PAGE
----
FCC Says Owners of Pay Phones Entitled to Compensation
WASHINGTON (AP) _ Pay telephone owners are entitled to compensation when callers decide to use their own long-distance companies, the Federal Communications Commission says.
However, the commission still must decide how much compensation the phone owners should receive and how they should receive it. The FCC will seek public comments on those issues.
″We’re delighted that the FCC has at long last recognized the significant role competitive pay phone providers play in delivering services to the public, and that compensation for these services is required as a matter of fundamental equity,″ said Jeff Hanft, chairman of the American Public Communications Council.
The council is a trade association that represents manufacturers and distributors of public phone systems.
The rules adopted by the five-member panel set up a timetable for hotels, airports, hospitals and other owners of public phones - called aggregators - to unblock direct-dial access, via ″10XXX″ codes, to the long-distance service of choice.
The rules will become effective 30 days after they are published in the Federal Register and the owners will then have six months to begin implementing the changes.
Congress last year instructed the FCC to make sure that people using public phones have access to the long-distance companies of their choice.
Customers of MCI and US Sprint can use either a toll-free 800 area code number or a local number beginning with 950 to reach their long distance companies. Or, they can dial a five-digit access code - 10333 to reach Sprint, for example.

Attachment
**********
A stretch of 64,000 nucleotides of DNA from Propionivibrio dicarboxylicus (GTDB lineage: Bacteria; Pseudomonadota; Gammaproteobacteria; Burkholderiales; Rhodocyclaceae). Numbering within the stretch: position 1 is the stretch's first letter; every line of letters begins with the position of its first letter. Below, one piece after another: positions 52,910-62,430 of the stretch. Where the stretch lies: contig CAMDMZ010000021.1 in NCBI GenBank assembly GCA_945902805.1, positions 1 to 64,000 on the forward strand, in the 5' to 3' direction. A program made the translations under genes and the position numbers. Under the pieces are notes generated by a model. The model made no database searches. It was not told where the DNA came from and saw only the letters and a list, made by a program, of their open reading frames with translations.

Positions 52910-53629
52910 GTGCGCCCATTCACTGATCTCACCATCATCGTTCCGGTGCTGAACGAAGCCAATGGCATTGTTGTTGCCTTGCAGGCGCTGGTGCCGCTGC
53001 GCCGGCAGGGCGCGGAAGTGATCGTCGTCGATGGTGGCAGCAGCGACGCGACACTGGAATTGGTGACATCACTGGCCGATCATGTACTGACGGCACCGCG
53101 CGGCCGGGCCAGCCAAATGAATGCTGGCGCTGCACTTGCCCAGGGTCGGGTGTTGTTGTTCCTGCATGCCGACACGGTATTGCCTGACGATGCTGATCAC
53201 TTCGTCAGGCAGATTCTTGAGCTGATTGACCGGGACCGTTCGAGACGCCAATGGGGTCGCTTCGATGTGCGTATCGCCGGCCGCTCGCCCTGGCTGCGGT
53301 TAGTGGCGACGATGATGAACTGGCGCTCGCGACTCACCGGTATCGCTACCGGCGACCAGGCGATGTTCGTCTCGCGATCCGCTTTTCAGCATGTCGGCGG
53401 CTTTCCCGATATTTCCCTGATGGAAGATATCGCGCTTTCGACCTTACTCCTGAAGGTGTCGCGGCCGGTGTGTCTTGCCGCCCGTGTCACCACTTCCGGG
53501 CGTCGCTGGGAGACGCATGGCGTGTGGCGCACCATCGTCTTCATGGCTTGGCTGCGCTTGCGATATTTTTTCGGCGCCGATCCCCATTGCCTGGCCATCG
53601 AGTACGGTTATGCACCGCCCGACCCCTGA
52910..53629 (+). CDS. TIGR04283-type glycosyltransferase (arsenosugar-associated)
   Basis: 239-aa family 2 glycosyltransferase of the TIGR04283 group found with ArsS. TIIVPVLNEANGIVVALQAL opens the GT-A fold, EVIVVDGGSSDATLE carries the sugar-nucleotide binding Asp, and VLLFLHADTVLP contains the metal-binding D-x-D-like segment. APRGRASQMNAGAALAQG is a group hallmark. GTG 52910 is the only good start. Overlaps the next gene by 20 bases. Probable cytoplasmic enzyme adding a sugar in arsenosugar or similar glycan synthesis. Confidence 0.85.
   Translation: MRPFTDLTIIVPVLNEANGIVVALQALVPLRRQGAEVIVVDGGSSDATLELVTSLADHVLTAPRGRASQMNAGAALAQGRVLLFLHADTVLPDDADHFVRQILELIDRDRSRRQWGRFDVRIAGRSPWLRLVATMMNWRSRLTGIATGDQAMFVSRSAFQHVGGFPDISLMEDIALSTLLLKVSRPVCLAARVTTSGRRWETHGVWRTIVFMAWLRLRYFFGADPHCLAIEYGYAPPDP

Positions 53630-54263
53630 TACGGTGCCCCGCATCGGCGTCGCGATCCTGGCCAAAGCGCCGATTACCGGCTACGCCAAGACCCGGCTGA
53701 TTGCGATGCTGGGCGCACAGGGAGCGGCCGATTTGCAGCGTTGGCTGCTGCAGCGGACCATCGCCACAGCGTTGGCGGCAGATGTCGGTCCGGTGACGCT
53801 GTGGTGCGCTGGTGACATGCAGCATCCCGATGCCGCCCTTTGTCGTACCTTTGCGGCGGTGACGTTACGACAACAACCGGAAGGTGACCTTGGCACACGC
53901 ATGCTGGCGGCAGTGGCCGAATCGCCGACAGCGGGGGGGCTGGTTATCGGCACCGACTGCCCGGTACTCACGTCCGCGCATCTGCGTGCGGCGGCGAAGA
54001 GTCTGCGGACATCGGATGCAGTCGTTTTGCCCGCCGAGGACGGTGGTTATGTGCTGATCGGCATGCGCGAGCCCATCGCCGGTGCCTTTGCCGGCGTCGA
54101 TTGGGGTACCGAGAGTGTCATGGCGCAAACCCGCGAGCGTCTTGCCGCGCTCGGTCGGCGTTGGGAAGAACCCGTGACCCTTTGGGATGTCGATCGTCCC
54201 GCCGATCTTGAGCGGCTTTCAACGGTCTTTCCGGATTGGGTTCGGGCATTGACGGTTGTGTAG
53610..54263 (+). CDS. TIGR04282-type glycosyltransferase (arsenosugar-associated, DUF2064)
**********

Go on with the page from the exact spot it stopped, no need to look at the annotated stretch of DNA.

But AT&T depends solely on its 10288 access code. The company has said it would cost as much as $50 million to set up and $250 million a year to operate an 800 access number.
Aggregators often route the calls through a single ″operator service company,″ which has a contract with a long-distance company that actually carries the calls.
Operator service companies may charge two or three times what the customer would normally pay for the call on one of the major long-distance carriers. The phone owner usually receives a commission for each call made.
The aggregators receive no compensation when customers use their own long- distance companies. The public communications council had lobbied heavily for payment for the calls and had gained some support in Congress.
In April, the FCC adopted rules that require the operator service companies to identify themselves to callers and tell customers, if they ask, how much the call will cost. They also must allow the caller to hang up before charges begin.